Gabriel Rosenberg, assistant professor of women’s studies at Duke, delivered a lecture on the history of drag at the Hayti Heritage Center Monday night.

The lecture was followed by drag performances from performers Vivica C. Coxx, Spray J., Jazmine Brooks and Vivian Vaughn. The event was sponsored by Durham County Library and the Durham Library Foundation as part of their Humanities series and is the second drag-related event in the series.

“Why not wear glitter? We wear glitter to stand out, to be bold, to be bad, to be present and to be fierce,” said Coxx, sheathed in a gold sequin dress.

In his lecture, Rosenberg said that Coxx “brings beauty, comedy and social justice to a head in Durham” through her drag performances. He added that there are “beautiful aesthetic possibilities that are associated with drag, but drag has a very notable and deeply heartening history of political imagination and political possibility.”

Drag is linked to the centuries-old tradition of cotillion—local dances and social events—and has roots in “homosocial spaces” of the 19th century like military camps and mining towns, Rosenberg said, noting that men of that period often engaged in cross-dressing at stag dances. He also linked drag to the idea of "racial passing", or appearing to be another race—citing Ellen and William Craft, who escaped slavery in the early 19th century by disguising themselves as a wealthy white man and his slave.

“Drag, which had enjoyed this visible and notable cultural imprint in the 20s and 30s, goes back underground, back into the drag bars and gay bars and saloons and theaters that we tend to think about in the 60s and 70s,” Rosenberg said.  

Vaughn, the reigning winner of Miss Gay North Carolina America—a drag pageant modeled after the Miss America contest—told the audience in a question-and-answer session that although shows like "RuPaul’s Drag Race" have increased attendance at her shows, they have also “changed the trajectory” of drag and launched it into the public eye.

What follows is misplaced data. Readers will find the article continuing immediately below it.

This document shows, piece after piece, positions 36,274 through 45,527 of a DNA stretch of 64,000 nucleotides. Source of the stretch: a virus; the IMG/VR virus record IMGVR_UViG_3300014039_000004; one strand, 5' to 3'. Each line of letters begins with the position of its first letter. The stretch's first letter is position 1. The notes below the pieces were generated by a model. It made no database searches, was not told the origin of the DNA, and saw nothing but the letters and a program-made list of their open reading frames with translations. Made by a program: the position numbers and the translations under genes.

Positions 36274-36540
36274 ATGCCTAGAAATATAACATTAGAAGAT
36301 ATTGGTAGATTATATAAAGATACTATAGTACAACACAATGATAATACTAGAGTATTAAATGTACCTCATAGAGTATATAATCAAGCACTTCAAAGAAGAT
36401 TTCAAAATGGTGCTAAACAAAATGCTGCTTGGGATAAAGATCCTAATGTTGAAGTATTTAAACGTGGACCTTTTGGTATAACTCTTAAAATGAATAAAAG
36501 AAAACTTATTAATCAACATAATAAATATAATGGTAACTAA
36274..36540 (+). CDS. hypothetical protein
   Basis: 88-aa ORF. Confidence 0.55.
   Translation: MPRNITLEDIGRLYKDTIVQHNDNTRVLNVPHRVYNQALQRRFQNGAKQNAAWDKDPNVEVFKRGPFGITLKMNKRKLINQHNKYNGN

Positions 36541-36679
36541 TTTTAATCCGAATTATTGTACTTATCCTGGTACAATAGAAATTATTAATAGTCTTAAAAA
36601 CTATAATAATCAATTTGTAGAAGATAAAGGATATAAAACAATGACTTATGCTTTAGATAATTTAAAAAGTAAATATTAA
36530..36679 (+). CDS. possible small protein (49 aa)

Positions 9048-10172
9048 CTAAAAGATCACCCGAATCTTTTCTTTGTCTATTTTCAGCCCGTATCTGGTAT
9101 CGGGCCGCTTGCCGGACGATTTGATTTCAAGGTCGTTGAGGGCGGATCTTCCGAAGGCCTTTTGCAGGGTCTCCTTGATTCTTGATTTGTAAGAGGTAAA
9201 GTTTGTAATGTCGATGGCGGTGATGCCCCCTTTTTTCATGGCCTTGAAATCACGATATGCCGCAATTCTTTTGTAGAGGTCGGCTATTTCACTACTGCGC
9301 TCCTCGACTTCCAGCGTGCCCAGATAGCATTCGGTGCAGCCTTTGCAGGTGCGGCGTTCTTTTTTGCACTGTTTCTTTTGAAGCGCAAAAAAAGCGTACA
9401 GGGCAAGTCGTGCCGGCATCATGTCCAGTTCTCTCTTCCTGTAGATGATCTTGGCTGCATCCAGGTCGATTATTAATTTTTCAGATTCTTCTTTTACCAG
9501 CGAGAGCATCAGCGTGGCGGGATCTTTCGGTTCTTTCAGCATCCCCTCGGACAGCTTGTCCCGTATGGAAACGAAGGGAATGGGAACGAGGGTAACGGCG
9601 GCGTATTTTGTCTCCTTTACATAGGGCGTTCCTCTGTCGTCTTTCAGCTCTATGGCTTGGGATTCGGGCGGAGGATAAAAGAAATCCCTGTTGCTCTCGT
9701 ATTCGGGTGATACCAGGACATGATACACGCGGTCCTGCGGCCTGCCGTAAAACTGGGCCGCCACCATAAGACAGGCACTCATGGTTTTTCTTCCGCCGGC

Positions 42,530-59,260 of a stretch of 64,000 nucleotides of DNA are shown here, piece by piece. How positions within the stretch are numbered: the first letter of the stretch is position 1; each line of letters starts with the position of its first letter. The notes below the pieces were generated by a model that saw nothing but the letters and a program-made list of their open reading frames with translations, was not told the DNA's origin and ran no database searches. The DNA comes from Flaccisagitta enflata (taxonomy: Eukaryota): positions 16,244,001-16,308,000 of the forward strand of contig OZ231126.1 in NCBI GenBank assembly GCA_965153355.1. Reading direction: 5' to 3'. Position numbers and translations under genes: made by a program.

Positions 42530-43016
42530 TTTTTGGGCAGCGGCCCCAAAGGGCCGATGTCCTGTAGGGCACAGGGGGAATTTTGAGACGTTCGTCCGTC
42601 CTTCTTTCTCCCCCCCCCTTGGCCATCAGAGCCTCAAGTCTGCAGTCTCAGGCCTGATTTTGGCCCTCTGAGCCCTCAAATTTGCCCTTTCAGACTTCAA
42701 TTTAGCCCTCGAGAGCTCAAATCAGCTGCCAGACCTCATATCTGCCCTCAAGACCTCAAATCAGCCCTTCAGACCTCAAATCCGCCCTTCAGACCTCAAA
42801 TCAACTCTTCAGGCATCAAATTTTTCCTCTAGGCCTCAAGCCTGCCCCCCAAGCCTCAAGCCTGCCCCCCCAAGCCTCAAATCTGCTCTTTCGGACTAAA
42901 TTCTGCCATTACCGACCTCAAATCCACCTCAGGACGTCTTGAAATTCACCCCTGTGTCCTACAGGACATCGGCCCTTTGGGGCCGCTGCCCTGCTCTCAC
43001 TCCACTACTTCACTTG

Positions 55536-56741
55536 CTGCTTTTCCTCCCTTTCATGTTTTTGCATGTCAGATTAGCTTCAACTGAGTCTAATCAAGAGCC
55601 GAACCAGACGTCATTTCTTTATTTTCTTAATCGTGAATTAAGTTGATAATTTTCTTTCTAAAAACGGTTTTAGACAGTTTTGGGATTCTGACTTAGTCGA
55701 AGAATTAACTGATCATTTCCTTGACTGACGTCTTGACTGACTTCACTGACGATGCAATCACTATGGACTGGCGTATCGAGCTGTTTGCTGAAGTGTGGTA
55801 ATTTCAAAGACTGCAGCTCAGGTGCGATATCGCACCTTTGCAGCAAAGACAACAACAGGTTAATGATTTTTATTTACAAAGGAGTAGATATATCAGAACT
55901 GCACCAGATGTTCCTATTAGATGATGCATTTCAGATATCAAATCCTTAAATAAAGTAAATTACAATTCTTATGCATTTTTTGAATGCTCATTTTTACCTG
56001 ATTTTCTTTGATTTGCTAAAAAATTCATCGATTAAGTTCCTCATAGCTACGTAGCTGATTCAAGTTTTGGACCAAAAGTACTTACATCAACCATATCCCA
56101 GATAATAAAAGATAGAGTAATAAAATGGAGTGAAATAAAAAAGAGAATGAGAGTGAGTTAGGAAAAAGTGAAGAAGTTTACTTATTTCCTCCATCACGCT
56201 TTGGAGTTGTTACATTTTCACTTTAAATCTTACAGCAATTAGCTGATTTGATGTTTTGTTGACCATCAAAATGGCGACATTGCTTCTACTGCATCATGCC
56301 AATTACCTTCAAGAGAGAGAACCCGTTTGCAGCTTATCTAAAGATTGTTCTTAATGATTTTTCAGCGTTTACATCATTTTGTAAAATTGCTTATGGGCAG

“There’s only so much you can exploit on television,” Vaughn said. “So I would like to say to please support your local drag queens, because ["RuPaul’s Drag Race"] would not exist if this did not exist first.”

Many of the performers said that for them, drag is not only an artistic but a political performance.

“I think drag is really important for relaxing some of our boundaries around gender that are actually societally imposed,” Spray J. said. “It allows us to have the freedom to step across those boundaries and even blur those boundaries.”

Spray J., who earned his Ph.D. in psychology from Duke last year, explained that his origins in drag came while he was a student at Duke.

“I actually started drag when I was a graduate student, and I was sort of looking for something to do outside of my work,” Spray J. said. “You can create your own schedule and it’s super fun, so it was actually a nice way to supplement my grad student stipend too!”

Coxx and Spray J., both Durham residents, said that the drag community in Durham is vibrant and that they find audiences at The Pinhook and The Bar to be particularly strong.

“I do what the Durham community tells me to do, and I put that on,” Coxx said.

The performers noted that drag is a collaborative art for them, and that some drag performers form “families” that support each other.

“I find that the drag community is very close here in Durham,” Spray J. said. “It’s a very close-knit and loving community.”

Coxx echoed Rosenberg and said that drag performers are a central part of the gay community and gay activism.

“As drag queens, we’ve kind of had the responsibility of leading the charge in the gay community, and to be rejected by people in the community, it’s like—you need to look at a history book," Coxx said.  "I consider myself a social justice drag queen, so to be rejected by someone I just laugh.”